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Feature Story - November 2004

East Meets West

East Room Replica Added to Nixon Museum

Matt Construction has completed a $15 million addition to the Richard Nixon Library and Birthplace in Yorba Linda. The new 47,300-sq.-ft. wing--called the Katherine B. Loker Center--doubles the size of the original museum. In addition to the new East Room replica, the enlarged museum includes additional meeting rooms and more office and library space.

By Kathy Lee Scott

The East Room of the White House has moved to Orange County.

Well, a replica of it, at least.

 
Photos by Kathy Lee Scott.
   

The room is the centerpiece of a recently completed 47,300-sq.-ft. addition to the Richard Nixon Library and Birthplace in Yorba Linda. The $15 million wing-called the Katherine B. Loker Center-doubled the size of the 9-acre presidential archive and exhibit to 97,800 sq. ft.

The wing is named after Katherine B. Loker, a major museum donor honoring the 37th U.S. president, who served from 1968-74 and died in 1994.

The 4,860-sq.-ft. flat-roofed East Room was the focal point of the grand opening during the summer. One of the late president's daughters, Julie Nixon Eisenhower, flew in from Pennsylvania to help Loker with the ribbon cutting. Nixon's other daughter, Tricia Nixon Cox, was unable to attend. Richard Nixon's widow, Pat, died in 1993.

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"It's more beautiful than I expected" Nixon Eisenhower said. "It was fun to look out the window and see palm trees." Nixon Eisenhower and her sister, Tricia Nixon Cox, lived in the White House during their father's years as president.

Tricia hosted her wedding reception in the room in 1971, and it was where Julie first met her future husband, David Eisenhower, during his grandfather's and her father's inauguration ceremony in 1957. The East Room has been called "America's grand ballroom" by some historians and authors.

Trent Anderson of Sante Fe Springs-based Matt Construction served as project manager on the structure. "We completed it on schedule to a high- quality level," he said.

Anderson said it took "attention to details to match the stones and paint of the existing building."

The East Room replica sits at the end of a new 184-ft.-long corridor designed by architect J. Patrick Allen of the Irvine office of Langdon Wilson. Allen conferred with a curator from the White House in Washington and said, "We were fortunate to get detailed drawings."

The room includes reproductions of four Rosso Collemandina marble fireplaces, three 70-light Bohemian crystal chandeliers and the hanging portraits of William McKinley, George and Martha Washington and Theodore Roosevelt. The molding along the ceiling and friezes on the panels and ceiling depict the Federalist style from the source.

The delicate, rose-colored marble is still quarried in Italy. "We could pick and choose among the available pieces for the fireplaces," Anderson said. "We chose those with the same veining and richness as the originals.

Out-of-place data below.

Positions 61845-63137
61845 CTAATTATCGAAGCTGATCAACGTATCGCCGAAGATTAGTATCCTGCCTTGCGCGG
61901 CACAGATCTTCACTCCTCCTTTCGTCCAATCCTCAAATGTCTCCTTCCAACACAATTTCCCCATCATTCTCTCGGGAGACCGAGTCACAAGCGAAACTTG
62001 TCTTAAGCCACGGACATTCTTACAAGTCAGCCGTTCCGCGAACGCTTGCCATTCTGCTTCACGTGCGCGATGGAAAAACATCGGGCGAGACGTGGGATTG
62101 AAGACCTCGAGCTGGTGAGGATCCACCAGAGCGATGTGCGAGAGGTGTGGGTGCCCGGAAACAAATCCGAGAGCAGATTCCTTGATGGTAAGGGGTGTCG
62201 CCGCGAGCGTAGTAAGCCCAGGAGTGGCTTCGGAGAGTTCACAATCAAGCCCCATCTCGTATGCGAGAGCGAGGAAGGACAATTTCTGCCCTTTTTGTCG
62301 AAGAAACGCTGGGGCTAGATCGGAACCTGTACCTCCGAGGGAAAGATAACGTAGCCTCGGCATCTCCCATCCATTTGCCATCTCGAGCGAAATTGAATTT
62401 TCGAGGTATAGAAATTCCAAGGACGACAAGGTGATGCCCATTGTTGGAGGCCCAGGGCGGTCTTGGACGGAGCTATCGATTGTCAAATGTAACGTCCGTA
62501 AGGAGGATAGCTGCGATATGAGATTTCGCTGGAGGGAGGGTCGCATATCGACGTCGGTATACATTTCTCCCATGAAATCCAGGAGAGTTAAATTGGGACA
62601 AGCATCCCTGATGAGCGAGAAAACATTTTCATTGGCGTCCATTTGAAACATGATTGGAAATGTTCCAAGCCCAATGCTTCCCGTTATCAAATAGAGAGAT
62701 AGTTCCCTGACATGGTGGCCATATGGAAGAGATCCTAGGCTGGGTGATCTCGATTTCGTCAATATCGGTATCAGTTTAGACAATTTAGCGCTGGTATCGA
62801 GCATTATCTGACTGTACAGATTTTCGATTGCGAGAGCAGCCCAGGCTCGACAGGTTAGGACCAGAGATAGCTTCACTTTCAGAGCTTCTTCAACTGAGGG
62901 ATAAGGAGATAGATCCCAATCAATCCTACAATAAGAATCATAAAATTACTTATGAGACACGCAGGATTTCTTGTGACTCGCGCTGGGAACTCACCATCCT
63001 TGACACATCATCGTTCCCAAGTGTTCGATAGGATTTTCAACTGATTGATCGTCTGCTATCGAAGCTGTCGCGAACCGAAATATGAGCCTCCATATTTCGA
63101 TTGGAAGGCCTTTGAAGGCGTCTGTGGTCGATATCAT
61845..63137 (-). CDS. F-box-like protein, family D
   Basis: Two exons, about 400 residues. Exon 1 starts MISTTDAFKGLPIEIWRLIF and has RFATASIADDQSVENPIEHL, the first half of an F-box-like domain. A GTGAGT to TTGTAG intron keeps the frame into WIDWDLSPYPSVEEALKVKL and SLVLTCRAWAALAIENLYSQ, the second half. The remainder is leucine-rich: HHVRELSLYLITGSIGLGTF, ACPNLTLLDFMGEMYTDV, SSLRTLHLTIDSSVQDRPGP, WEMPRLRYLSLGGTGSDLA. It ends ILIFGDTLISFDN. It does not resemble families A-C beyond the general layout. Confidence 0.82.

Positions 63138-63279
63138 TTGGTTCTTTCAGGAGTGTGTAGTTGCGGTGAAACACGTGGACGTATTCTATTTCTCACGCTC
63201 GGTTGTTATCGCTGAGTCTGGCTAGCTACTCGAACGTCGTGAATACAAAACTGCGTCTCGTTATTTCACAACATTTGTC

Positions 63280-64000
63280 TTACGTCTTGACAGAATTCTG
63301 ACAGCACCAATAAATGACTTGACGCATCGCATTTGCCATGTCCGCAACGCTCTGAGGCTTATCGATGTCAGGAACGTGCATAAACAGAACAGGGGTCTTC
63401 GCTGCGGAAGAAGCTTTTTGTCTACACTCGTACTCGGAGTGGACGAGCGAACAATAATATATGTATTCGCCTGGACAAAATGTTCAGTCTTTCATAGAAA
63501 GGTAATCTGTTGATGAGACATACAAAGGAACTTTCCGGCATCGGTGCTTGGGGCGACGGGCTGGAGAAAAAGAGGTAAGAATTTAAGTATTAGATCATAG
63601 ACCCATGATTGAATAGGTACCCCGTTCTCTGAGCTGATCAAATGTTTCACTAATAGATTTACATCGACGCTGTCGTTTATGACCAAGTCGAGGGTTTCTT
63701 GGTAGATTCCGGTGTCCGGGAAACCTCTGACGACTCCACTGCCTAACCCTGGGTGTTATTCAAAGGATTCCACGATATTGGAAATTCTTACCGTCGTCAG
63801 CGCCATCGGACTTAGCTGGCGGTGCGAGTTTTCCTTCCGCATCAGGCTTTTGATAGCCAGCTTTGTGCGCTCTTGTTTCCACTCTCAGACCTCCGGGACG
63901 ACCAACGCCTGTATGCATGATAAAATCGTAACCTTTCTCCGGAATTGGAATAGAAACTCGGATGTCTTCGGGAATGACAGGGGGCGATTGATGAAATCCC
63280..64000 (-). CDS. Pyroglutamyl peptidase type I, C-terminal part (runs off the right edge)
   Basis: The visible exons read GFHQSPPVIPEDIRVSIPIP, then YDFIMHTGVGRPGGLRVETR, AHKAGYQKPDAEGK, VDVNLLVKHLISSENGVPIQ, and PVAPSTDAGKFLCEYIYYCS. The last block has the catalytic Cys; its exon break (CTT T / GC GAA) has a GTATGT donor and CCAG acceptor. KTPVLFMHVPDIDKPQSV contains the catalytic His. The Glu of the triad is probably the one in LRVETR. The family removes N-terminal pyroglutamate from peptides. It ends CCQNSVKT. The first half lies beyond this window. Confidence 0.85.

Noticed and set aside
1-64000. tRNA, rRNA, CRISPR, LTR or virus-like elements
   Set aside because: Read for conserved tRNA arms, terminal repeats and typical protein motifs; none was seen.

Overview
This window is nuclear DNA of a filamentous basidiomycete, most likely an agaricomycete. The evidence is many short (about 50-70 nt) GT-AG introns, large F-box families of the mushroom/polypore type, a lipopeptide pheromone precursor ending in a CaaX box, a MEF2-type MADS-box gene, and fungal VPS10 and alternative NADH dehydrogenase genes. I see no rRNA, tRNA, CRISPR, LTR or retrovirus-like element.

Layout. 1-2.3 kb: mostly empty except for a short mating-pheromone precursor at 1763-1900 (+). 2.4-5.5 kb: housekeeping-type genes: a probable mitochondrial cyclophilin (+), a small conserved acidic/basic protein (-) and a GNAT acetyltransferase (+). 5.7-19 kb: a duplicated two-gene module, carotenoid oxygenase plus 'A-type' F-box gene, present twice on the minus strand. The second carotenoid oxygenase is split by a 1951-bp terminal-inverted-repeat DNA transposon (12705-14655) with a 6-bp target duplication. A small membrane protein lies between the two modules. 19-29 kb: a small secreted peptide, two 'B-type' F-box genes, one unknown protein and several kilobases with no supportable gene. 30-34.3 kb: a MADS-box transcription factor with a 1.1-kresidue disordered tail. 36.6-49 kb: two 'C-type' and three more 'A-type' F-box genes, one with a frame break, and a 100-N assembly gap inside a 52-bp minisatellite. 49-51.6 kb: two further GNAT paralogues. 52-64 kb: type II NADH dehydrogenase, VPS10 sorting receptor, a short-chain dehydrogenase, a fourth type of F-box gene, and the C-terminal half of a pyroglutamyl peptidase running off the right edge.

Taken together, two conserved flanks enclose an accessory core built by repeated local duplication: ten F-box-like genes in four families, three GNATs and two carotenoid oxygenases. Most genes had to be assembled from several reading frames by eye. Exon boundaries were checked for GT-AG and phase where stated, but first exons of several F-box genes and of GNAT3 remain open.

Preciosa International Inc. in the Czech Republic manufactured the chandeliers to match those hanging in the White House's East Room.

Joseph Soter, the facility manager for the Nixon Library and Birthplace, said that the illumination in the library's East Room is adjustable for energy conservation and is "better than the White House's."

The room also contains two retractable projection screens for presentations. Removable panels between its two west-side fireplaces allow the new room to be combined with the adjacent 934-sq.-ft. meeting room.

The recent expansion gives the library 7,243 -sq.-ft. of subterranean office space, 9,117- sq.- ft. of archive storage areas and a 4,460-sq.-ft. research library. Visitors enter the facility via the new 3,985-sq.-ft., sky-lit Annenberg Court pavilion, walking over an embedded facsimile of the presidential seal en route to the enlarged 1,350-sq.-ft. store/café/museum entrance. This part of the museum is named after Leonore Annenberg, widow of Nixon's ambassador of the Court of St. James, Walter Annenberg.

The new glass-lined corridor gives guests a view of the existing Tricia Nixon Rose Garden and a large reflecting pool. Emerging from this hallway are two 934-sq.-ft. meeting rooms and a 5,600-sq.-ft. exhibit hall. Three embedded display cases hold items from both the resident collection and traveling ones.

A new 932-sq.-ft. catering kitchen occupies space behind the public areas.

"After 14 years and two million visitors, this is the completion of the vision," John H. Taylor, executive director of the library foundation, said at the ribbon-cutting ceremony.

Taylor credited Kevin Cartwright, the museum's director of institutional programming, with the idea of recreating the East Room at the library to serve as both an events venue and meeting area. He said that before the expansion, "they were opening the (former) lobby for special functions."

While retaining the appearance of the White House room, architect Allen said he used modern materials to reproduce such items as the draperies. Instead of Belgium silk for the golden-green curtains, he opted to use a synthetic material, "which lasts longer and is less expensive."

Additionally, the plans included a weatherproof, hard-wired, audio-visual box for broadcasters to plug into "instead of laying a bunch of cable," Soter said.

Outside, Allen continued the same columnar design of the existing single-story building, which is reminiscent of early California architecture, except for the exterior of the East Room, which is patterned after the White House's veneer.

 

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